Today’s post takes me back to the unforgettable Hill of Slane, Co. Meath, Ireland. I visited last in Nov. 2015. This is a site on the Boyne tourist trail with a powerful narrative of Christian conversion wrapped around it. Given the site’s importance in the mythologised Life of St Patrick at Easter time, it seems appropriate to post this now.
The Hill of Slane enjoys fabulous views over the Meath countryside. Tara is visible in the far distance to the south. Apparently, it was here that Patrick lit the Paschal fire in direct challenge to the druidic ceremonies taking place at Tara and to the high king Loegaire whom had forbade any other fires to be lit within view of the Beltaine festivities there.
The stones of Slane reveal many dimensions to the memory of this story meshed with this hilltop site.
I haven’t explored in detail the archaeological evidence, but it has been speculated that there was a pagan temple here prior to its rededication as a Christian monastic site in the 5th century. The ruins date to the late medieval friary and college and I didn’t see much demonstrably early Christian on the site. However, the collection of stones in the churchyard look more like an early Christian tomb-shrine to me than anything pre-Christian.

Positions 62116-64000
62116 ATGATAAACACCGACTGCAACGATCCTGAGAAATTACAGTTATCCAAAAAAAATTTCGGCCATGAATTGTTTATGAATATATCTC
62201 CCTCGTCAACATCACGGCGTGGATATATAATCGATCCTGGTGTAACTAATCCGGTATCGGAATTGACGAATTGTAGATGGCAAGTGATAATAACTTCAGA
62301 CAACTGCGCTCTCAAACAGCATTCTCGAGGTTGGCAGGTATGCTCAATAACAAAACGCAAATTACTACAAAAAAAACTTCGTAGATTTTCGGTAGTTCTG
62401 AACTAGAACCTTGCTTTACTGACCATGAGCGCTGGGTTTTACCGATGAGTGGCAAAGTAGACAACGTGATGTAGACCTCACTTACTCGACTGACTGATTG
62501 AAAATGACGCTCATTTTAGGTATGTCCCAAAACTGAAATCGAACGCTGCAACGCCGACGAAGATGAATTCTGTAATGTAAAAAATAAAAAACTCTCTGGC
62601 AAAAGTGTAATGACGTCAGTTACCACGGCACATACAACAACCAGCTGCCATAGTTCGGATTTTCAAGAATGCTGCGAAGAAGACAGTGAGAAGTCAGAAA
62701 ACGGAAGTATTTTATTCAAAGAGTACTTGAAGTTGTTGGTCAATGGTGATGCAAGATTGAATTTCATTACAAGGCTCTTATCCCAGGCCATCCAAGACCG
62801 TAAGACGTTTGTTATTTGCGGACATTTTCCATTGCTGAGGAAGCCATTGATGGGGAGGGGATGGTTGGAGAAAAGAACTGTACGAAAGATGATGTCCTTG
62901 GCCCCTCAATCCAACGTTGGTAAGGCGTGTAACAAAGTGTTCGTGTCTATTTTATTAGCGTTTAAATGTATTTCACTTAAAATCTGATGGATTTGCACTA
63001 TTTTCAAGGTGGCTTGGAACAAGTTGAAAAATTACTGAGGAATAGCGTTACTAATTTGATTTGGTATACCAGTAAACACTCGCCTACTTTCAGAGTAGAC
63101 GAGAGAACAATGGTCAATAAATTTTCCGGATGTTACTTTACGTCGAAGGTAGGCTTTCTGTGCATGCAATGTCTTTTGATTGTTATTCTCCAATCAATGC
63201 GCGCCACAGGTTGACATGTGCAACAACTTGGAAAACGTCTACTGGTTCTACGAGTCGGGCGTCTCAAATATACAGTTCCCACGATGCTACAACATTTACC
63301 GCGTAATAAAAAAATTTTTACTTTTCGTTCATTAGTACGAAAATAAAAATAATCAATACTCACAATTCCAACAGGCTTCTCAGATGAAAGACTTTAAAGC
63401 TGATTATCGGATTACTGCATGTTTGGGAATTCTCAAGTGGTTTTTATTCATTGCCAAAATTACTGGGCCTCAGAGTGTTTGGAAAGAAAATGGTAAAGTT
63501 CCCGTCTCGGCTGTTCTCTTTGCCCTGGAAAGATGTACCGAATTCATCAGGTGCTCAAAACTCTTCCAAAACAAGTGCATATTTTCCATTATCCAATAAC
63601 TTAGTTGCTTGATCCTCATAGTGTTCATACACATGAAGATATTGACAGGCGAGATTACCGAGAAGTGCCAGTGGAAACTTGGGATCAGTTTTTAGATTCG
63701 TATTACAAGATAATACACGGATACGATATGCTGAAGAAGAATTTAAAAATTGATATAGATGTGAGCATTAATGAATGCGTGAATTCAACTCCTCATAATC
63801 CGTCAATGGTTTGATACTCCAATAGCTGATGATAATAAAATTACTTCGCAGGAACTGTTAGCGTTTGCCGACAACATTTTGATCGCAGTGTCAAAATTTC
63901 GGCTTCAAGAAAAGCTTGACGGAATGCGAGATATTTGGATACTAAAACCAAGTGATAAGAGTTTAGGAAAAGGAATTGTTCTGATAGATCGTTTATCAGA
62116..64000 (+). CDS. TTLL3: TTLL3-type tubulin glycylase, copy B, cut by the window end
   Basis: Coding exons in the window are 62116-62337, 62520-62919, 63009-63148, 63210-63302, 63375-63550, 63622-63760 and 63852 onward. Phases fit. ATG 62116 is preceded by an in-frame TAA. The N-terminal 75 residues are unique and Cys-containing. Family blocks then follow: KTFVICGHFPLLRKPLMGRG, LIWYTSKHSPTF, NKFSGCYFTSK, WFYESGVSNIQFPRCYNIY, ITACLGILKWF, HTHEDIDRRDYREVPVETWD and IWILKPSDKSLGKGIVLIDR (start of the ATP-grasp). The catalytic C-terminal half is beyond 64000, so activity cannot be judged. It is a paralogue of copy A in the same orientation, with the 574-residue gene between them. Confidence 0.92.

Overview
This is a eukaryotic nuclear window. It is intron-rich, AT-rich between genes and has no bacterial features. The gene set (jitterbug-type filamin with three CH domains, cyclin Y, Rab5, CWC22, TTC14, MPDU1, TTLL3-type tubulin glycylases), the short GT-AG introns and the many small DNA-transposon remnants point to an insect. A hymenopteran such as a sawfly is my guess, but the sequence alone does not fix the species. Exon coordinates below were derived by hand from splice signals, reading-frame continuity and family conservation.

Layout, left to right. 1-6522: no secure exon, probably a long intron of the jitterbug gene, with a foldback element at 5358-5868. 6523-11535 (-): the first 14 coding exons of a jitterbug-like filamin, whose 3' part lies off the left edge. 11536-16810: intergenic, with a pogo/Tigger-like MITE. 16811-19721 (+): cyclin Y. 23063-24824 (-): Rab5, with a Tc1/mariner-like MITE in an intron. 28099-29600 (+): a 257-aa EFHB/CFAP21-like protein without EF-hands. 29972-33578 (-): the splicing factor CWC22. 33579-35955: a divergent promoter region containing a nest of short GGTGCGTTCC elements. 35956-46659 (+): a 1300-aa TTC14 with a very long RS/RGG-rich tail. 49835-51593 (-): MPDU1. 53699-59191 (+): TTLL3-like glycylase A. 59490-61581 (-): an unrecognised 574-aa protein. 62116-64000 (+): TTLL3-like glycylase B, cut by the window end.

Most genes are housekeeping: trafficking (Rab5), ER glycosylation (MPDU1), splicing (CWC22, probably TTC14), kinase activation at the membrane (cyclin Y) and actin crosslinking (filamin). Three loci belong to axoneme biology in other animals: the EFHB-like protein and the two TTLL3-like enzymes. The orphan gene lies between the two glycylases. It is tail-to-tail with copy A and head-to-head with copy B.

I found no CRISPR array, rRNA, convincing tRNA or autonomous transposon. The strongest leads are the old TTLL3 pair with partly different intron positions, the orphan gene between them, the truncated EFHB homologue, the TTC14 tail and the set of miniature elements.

The ruins of church and college of Slane Friary might be taken to illustrate a dislocation of past and present, but through three ways, these ruins speak of continuity rather than loss and dislocation. They reveal this is a long-term site of Christian worship and commemoration:, enhanced by three association
The ruins operate as a museum for spolia. Within the college and the church are many architectural fragments and old dislocated gravestones placed on display.
There is a statue celebrating the figure connected to Slane’s origins. It could be any beardy saint, but it happens to be Erc (Erk): founding ‘ancestor’ of the place and embodiment of Christian conversion given a personal and primordial dimension. He is now handless thanks to erosion. Erc was apparently the only druid to have responded to Patrick’s challenge to Leogaire and he became first bishop Slane. An Erc-some memory of Christianity’s origins in Ireland linked to the specific origin myth of this particular monastic community.
Into this context, the continued use of the site as a place of burial and commemoration into recent times is important. While individual graves tell their own personal and family narratives, together they speak of the enduring associations of the Hill with community and religious identity.
There is also a memorial plague commemorating the restoration of the ruins in 1989: the commemoration of commemoration.